SPARK 16: Generating Counterexamples for Failed Proofs

by in Formal Verification – November 3, 2015

While the analysis of failed proofs is one of the most challenging aspects of formal verification, it would be much easier if a tool would automatically find values of variables showing why a proof fails. SPARK Pro 16, to be released in 2016, is going to introduce such a feature. If a proof fails, it attempts to generate a counterexample exhibiting the problem.

Example 1: Saturation Function

Let’s demonstrate this feature on an example of a saturation function. Saturation function is used to ensure that values are in a given range. In our case, we require that the saturation function ensures that a non-negative value is less or equal to 255. The specification of such a function could be:

with Interfaces;     use Interfaces;
function Saturate (Val : Unsigned_16) return Unsigned_16 with
  SPARK_Mode,
  Post => Saturate'Result <= 255 and then
         (if Val <= 255 then Saturate'Result = Val);

That is, the returned value should be in the required range and moreover, if the input already is in the range, the return value should be equal to the input value. Here is the first implementation of the function:

with Interfaces;     use Interfaces;
function Saturate (Val : Unsigned_16) return Unsigned_16 with
  SPARK_Mode,
  Post => Saturate'Result <= 255 and then
         (if Val <= 255 then Saturate'Result = Val)
is
begin
   return Unsigned_16'Max (Val, 255);
end Saturate;

Running GNATprove, the proof of the postcondition fails and the following counterexample is generated:

Indeed, if the input is 65535, it is bigger than 255 and thus it is returned as a result. The problem here is that Unsigned_16'Min should be used instead of Unsigned_16'Max. If we correct the mistake, the postcondition is proven:

 

Example 2: Implementation Using Bitwise And

Now let’s try to implement saturation using bitwise and:

with Interfaces;     use Interfaces;
function Saturate (Val : Unsigned_16) return Unsigned_16
  with SPARK_Mode,
  Post => Saturate'Result <= 255 and then
          (if Val <= 255 then Saturate'Result = Val)
is
   Mask : constant Unsigned_16 := 16#0FFF#;
begin
   return Val and Mask;
end Saturate;

Running GNATProve, the proof of the postcondition fails and following counterexample is generated:

The counterexample shows us that the bitwise and of input 62464 (01111010000000000) and mask 16#0FFF# (00000111111111111) is 1024 (00000010000000000), which is not in the range. Really, the correct mask is not16#0FFF# (00000111111111111), but 16#FF# (0000000011111111). If we correct the mask, GNATProve proves the postcondition:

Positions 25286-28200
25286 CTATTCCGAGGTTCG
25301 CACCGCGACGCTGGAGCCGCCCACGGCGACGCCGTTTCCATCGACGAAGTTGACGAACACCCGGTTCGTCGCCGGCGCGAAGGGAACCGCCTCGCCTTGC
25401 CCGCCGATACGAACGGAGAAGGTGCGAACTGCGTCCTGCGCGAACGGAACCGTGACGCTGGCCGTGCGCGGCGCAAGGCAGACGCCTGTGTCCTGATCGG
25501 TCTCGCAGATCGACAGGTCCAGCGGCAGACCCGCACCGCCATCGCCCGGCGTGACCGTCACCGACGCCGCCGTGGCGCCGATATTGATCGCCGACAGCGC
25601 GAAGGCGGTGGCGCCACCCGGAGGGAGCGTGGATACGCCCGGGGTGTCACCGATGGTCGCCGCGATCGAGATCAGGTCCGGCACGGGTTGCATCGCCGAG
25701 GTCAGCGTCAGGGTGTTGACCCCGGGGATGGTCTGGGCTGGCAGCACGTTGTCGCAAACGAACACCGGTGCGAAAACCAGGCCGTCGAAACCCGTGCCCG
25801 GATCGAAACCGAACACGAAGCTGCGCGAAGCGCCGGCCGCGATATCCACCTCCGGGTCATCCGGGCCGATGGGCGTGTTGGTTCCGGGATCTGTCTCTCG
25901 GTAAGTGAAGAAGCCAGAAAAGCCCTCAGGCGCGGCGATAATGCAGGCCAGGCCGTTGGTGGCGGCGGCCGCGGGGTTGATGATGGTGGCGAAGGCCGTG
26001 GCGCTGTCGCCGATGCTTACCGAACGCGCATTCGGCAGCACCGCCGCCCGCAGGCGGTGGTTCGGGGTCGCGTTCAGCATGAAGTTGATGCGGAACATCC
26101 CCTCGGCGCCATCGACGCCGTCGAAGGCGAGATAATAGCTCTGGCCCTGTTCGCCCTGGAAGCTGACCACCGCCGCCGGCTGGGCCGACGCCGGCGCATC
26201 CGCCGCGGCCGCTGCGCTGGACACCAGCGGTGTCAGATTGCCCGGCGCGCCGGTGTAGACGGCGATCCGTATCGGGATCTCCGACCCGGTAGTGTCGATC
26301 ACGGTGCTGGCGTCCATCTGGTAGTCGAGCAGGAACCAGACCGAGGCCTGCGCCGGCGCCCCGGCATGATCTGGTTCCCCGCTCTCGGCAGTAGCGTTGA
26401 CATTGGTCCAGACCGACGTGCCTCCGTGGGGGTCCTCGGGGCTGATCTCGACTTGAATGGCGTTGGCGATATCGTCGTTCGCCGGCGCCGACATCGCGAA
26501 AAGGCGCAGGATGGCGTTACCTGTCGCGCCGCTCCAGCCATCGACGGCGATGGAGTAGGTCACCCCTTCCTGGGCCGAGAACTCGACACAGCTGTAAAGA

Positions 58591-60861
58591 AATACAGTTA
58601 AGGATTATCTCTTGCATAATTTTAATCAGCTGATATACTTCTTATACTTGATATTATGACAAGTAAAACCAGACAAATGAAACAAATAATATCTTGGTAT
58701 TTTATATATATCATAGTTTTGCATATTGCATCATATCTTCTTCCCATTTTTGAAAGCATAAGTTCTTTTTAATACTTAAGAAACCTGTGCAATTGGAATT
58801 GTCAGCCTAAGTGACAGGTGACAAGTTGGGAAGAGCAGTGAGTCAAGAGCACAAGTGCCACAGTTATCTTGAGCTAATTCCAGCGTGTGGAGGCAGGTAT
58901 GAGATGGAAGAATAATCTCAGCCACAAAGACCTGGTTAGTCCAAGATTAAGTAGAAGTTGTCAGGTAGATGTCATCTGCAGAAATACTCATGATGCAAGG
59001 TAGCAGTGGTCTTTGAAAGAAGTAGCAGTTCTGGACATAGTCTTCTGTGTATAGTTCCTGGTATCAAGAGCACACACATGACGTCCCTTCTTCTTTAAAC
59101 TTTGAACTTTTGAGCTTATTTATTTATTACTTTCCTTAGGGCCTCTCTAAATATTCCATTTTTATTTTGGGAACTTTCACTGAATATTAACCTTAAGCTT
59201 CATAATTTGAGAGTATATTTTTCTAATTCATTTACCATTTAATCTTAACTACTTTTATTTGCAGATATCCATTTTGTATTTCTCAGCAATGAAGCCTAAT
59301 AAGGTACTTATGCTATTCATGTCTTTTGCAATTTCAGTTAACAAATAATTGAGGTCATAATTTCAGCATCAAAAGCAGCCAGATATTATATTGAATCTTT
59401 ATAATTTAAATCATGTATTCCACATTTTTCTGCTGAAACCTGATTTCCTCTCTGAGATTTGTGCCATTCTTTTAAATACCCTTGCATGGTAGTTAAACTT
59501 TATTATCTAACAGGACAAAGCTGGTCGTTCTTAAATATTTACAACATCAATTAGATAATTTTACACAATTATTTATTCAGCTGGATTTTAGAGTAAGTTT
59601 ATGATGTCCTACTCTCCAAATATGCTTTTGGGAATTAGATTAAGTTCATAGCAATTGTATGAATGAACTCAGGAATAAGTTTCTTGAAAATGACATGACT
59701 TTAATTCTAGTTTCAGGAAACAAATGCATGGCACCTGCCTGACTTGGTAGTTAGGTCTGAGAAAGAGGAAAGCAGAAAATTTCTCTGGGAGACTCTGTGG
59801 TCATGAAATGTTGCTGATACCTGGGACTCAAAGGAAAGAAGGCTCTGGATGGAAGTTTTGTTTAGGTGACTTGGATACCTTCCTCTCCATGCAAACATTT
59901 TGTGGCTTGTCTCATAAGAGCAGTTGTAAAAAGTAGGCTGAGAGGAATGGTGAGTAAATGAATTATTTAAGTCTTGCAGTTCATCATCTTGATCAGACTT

Example 3: Stricter Specification

Looking back at the our specification of saturation function, we can see that it does not uniquely define what should be returned for values that are outside the range. Indeed, for these values, the function is allowed to return any value from the range. We could require that a saturation function must for a value outside the range return the closest value from the range. That is, 255 in our case. Let’s specify this using Contract Cases:

with Interfaces;     use Interfaces;
function Saturate (Val : Unsigned_16) return Unsigned_16 with
  SPARK_Mode,
  Contract_Cases => (Val <= 255 => Saturate'Result  = Val,
                     Val > 255 => Saturate'Result = 255);

Now let’s try whether our implementations conform this specification. Running GNATProve on the first one shows that it does:

 

However, GNATProve fails to prove the bitwise implementation and generates the following counterexample:

Really, bitwise and of 32768 (1000000000000000) with a mask 255 (0000000011111111) results in 0. That is, the implementation using bitwise and does conform to this stricter specification.

Example 4: Variable Saturation Range

Finally, we may want to use different saturation ranges for different values. To do this, we can define type Saturable_Value with fields Value representing the actual value and Upper_Bound being an upper bound of the saturation range:

type Saturable_Value is record
      Value       : Unsigned_16;
      Upper_Bound : Unsigned_16;
end record;

The specification of the saturation function is as follows:

function Saturate (Val : Saturable_Value) return Saturable_Value with
  SPARK_Mode,
  Contract_Cases => (Val.Value <= Val.Threshold => Saturate'Result = Val,
                     Val.Value > Val.Threshold  => Saturate'Result =
                          Val'Update (Value => Val.Upper_Bound));

 

Let’s implement it:

with Interfaces;     use Interfaces;
package body Saturate is

   type Saturable_Value is record
      Value       : Unsigned_16;
      Upper_Bound : Unsigned_16;
      Threshold   : Unsigned_16;
   end record;

   function Saturate (Val : Saturable_Value) return Saturable_Value with
     SPARK_Mode,
     Contract_Cases => (Val.Value <= Val.Threshold => Saturate'Result = Val,
                        Val.Value > Val.Threshold  => Saturate'Result =
                          Val'Update (Value => Val.Upper_Bound))
   is
   begin
      return Val'Update
        (Value => Unsigned_16'Max (Val.Value, Val.Upper_Bound));
   end Saturate;

end Saturate;

And try to prove that it is correct:


GNATProve failed to prove both contract cases. The counterexample for the first one shows that if Val.Value is 32767 and Val.Upper_Bound is 65535, Saturate’Result.Value is 65535. Indeed, there is again the same mistake - Unsigned_16'Max is used instead of Unsigned_16'Min.

 

To get more information about counterexamples, see the Section Understanding Counterexamples of the User’s Guide.

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